Monday, November 13, 2017

Wed. is deadline for big livestock and poultry farmers to file with EPA, which still doesn't have a good measuring tool; universities offer help

Wednesday is the deadline for livestock and poultry producers who emit more than 100 pounds of ammonia or hydrogen sulfide in a 24-period to file reports with the Environmental Protection Agency, even though EPA hasn't come up with a standard way to measure such emissions, as we reported in September.

Land-grant universities such as the University of Illinois and the University of Kentucky are helping farmers figure out whether they have enough hogs, chickens or whatever that they are likely to be covered by the rule. "For example, a grow-to-finish swine farm that uses deep pits for manure storage and has fewer than 2,703 head, or a turkey grower with fewer than 12,970 tom turkeys raised from 36 to 140 days old, would not need to take any further steps," Prairie Farmer reports.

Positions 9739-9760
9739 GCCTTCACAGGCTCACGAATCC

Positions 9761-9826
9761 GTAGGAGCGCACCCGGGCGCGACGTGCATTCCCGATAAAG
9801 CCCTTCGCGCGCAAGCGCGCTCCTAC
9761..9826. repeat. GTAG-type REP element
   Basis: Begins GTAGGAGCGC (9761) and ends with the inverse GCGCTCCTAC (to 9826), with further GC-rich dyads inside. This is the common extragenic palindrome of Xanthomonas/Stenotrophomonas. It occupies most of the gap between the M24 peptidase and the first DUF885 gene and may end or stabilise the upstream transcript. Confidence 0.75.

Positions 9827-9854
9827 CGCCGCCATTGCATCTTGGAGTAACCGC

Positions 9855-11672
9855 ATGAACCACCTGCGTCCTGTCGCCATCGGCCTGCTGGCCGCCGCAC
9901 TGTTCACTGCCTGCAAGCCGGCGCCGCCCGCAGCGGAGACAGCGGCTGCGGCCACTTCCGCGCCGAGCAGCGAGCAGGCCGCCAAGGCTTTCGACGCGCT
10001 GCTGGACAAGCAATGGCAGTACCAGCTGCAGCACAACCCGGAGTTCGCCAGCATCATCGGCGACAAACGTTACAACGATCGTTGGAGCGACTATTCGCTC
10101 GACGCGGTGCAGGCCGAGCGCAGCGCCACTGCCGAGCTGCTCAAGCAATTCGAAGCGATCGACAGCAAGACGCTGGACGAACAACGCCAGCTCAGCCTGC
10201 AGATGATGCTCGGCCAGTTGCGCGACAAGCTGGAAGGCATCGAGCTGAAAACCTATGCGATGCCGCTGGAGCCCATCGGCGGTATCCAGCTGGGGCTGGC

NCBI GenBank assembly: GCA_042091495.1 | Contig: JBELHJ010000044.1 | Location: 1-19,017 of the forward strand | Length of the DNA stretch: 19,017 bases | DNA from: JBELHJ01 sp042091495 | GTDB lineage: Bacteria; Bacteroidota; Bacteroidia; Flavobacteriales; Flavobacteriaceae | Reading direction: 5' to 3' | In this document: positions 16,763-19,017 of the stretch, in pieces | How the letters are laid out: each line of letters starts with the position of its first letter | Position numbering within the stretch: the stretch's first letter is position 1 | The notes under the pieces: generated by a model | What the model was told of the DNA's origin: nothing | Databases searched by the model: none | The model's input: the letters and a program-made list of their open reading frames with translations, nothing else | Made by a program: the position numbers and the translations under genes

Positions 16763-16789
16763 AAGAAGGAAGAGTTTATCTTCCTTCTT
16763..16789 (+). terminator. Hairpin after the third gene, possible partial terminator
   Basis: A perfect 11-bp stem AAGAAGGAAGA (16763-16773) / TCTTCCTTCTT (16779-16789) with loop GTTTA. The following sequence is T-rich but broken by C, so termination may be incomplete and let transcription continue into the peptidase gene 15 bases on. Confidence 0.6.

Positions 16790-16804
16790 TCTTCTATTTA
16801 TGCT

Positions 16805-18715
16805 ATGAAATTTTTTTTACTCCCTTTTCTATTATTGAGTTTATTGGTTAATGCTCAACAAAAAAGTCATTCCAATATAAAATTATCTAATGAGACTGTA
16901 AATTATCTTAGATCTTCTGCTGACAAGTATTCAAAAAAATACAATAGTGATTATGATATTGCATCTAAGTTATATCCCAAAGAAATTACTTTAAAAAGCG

EPA has asked a federal appeals court to delay the deadline, but the court has not acted. “Livestock and poultry farmers should know this issue is evolving daily,” UI livestock engineer Richard Gates told Prairie Farmer. “It is prudent to prepare for the requirement to report, if necessary, under CERCLA,” the Comprehensive Environmental Response, Compensation and Liability Act.

Katie Pratt of UK writes, “Operations that meet the air emissions requirements should email to report an initial continuous release notification. Farm owners should use the language 'initial continuous release notification' in their email. They will need to follow up within 30 days with a short, written notification” to the EPA regional office.

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